Rex, I think you must be a perfect test solver with the dedication and time you put into recording your reactions and offered advice.

PhillySolver 10:20 AM  


Indeed I do. Also known as a barquentine, one of the most famous is the Gazela Primeiro, of Philadelphia. If you decide to have a mutiny, head for the accessible Pitcairn Island.

becky from hatch 10:23 AM  

I'm a card carrying female nerd, and a huge reader. Always have been!

I wrote in MEOWS as my first answer. Not a great start but PASTAS set me straight almost immediately. I never know a RHINE from a RHONE.

AMAHL is one of the easier opera answers for me. I never know the name of the clown or any other opera-related answer.

Farrah drove a Mustang COBRA on "Charlie's Angels." I'd love to see the answers start to involve that - Aaron Spelling-related references are much more up my alley than reptilian ones!

I needed an easy Monday after yesterday's month answers kicked my BUCK, I mean BUTT yesterday!

Anonymous 10:27 AM  

Re: 46D

Elton John and Britney Spears in the same clue!

Both should be offended, although I'll bet only one of them is capable of that reaction.


Anonymous 10:27 AM  

Re: 46D

Elton John and Britney Spears in the same clue!

Both should be offended, although I'll bet only one of them is capable of that reaction.


william e emba 10:28 AM  

In my opinion, geeks overdo the computer calculator thing, whereas NERDs are all purpose. In other words, "geek" rhymes with "freak".

I was not slowed down, not even ATAD, by the AMAHL answer, despite it causing endless grief a few months back. No, not because I had memorized it like a good crossword geek(!), but simply because I never saw the clue until I came here. In fact, my last letter was the M in UMA crossing AMAHL, and I didn't even bother to look at the cross.

Orange 10:38 AM  

Omigod, Becky, you have a nerd card?!? Where can I get mine? There's a space in my wallet just waiting for it.

slug 10:55 AM  

@Orange 9:46
I don't think 'guy' is a sexist term, Amy. It's used for guys, gals or a mix of them.

@Philly 10:14
All the test-solvers put in plenty of time and dedication just like Rex. If they hadn't, the puzzles wouldn't have been as good as they've been before Rex started testing them. And let's give Will a little credit here too. :-)

PuzzleGirl 11:03 AM  

@slug: A lot of people don't think sexist terms are sexist. And I certainly didn't take PhillySolver's comments to denigrate any other test solvers or to deny Will his due. This is the first time most of us have even thought about the test-solving process so kudos to Rex for giving us a behind-the-scenes glimpse of the, yes, time and dedication required. Other than Rex, I would say Will gets the Most credit around here. Sheesh.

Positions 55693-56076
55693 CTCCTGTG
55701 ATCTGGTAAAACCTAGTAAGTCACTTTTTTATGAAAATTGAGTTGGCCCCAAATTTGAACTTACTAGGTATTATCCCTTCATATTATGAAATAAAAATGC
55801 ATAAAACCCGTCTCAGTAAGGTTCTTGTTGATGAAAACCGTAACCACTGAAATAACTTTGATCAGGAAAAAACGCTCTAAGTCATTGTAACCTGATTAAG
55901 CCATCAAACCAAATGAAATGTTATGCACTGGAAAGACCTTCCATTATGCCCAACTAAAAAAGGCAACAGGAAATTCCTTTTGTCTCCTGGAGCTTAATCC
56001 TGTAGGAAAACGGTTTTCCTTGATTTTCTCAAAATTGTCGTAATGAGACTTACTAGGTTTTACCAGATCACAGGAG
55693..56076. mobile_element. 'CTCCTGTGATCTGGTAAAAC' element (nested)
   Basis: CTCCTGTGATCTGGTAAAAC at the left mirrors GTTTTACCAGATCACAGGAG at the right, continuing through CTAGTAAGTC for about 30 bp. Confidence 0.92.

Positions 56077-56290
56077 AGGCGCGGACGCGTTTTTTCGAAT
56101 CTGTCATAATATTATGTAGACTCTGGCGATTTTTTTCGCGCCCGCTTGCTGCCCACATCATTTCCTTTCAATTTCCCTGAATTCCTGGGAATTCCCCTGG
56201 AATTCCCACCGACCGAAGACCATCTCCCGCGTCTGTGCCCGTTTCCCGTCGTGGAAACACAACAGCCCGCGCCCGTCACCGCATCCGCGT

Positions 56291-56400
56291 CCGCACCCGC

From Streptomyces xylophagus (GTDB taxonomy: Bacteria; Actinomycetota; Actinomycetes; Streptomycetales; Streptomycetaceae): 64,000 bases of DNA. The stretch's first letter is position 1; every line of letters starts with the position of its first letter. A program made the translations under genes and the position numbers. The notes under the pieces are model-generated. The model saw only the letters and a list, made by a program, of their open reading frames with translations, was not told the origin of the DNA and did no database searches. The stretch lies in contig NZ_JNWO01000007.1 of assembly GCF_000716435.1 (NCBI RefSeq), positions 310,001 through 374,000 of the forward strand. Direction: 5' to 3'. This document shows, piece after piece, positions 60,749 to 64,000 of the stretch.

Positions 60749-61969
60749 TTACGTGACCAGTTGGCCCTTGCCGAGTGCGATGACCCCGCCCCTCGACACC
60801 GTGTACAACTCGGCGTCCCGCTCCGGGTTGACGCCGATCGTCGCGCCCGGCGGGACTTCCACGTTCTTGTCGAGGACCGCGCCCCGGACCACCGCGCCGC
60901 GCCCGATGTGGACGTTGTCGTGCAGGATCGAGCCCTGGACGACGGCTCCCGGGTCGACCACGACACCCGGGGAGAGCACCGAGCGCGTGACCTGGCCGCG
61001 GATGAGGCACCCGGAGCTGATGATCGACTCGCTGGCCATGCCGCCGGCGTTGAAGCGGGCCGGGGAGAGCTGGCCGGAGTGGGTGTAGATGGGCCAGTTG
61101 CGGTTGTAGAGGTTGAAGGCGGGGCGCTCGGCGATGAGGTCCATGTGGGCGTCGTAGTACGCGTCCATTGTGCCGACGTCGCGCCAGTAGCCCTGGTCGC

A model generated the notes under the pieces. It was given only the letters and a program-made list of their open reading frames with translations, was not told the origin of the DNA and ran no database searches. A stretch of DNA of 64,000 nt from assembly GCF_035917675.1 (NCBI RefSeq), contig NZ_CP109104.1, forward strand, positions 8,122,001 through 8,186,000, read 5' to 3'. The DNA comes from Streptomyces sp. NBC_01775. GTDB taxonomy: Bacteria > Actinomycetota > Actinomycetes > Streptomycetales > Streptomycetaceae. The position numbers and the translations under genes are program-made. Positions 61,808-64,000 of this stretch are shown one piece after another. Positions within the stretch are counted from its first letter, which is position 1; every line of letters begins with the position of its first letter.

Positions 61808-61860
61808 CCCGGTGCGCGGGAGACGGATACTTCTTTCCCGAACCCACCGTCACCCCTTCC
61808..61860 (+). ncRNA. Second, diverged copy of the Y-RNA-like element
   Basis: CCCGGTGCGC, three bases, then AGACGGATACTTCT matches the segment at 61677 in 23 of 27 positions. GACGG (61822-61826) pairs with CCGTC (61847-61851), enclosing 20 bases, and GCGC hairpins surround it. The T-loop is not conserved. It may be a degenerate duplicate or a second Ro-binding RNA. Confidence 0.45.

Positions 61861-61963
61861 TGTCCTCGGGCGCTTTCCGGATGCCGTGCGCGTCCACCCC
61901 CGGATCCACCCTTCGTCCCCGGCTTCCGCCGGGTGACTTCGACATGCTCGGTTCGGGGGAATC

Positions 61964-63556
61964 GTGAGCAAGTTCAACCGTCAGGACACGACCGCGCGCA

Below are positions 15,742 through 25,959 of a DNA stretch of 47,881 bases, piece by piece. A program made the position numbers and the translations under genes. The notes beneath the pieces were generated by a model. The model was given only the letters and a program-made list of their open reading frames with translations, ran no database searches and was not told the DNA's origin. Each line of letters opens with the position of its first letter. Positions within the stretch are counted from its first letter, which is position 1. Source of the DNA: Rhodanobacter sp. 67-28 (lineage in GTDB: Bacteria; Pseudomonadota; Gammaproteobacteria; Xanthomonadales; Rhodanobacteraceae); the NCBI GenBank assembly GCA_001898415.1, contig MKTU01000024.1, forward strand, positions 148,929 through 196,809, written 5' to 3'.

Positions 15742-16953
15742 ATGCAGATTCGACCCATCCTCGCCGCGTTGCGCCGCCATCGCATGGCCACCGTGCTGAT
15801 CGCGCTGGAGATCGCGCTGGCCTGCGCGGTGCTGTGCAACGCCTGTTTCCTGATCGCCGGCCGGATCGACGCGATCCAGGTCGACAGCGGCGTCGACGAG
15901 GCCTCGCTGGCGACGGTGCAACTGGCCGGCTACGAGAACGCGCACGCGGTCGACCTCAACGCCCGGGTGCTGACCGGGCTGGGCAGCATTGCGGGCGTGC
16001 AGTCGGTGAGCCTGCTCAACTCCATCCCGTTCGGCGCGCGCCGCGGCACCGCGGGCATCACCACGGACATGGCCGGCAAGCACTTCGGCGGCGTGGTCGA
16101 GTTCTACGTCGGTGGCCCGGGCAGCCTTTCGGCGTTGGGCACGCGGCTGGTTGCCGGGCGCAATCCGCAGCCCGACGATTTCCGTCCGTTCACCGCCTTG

Crosscan 11:17 AM  

Catawampus. Catawampus. Catawampus.

I love saying that word. Can't believe no card-carrying nerd has mentionned it yet.

Overall Monday puzzle ranking - two yawns.

Rex Parker 11:21 AM  

The idea that "guy" is, in this case, gender neutral is patently absurd. It's only ever gender inclusive in the plural ("Hey you guys!"). I can buy the use of "his" as a gender neutral pronoun ("to each his own"), but not "guy." No way. "Sexism" is not the issue, and I don't see where anyone said it was. "One" could have been used instead of "Guy" very easily.


mac 11:21 AM  

Very nice Monday puzzle, just blinked (yes I blink!) when the clue for sachet had the plural scents, and at "catawampus", never saw that word, and considering I'm a nerd and read, that doesn't happen too often.

Thanks for pointing out the theme, Rex..... I too love bits of background information on the construction of puzzles, thanks a lot.

Amahl was pretty easy, but why call it a TV opera? Like "all wet", atingle and in step. I never saw "tor" because I did most of the puzzle downs only.
About the rivers, the Rhine ends up in Holland, goes way North, the Rhone stays in France, and we got the "Arles" clue.

@Ulrich: that sounds like a very exciting trip, and what a beautiful word, barkentine or barquentine (xword anyone?).

dk 11:23 AM  

@orange, I raise my nerd paw and from the confines of my book give you Ram charged, bull market, stag rearing and buck rabbit roaring MEOW.

This puzzle was so studly that I found my self clacking my cloven hoofs with joy.

@slug, (I love that name) @phillysolver is just a little troublemaker. You need to pay attention to sensible, well thought out posts like mine. I mean I just cannot believe he would question the FACT that the devil put out those bones, and those astroids and all that other junk to confuse the haters. JUST ASK SARAH, she will (oops another snarkey political comment, I am going to my room now).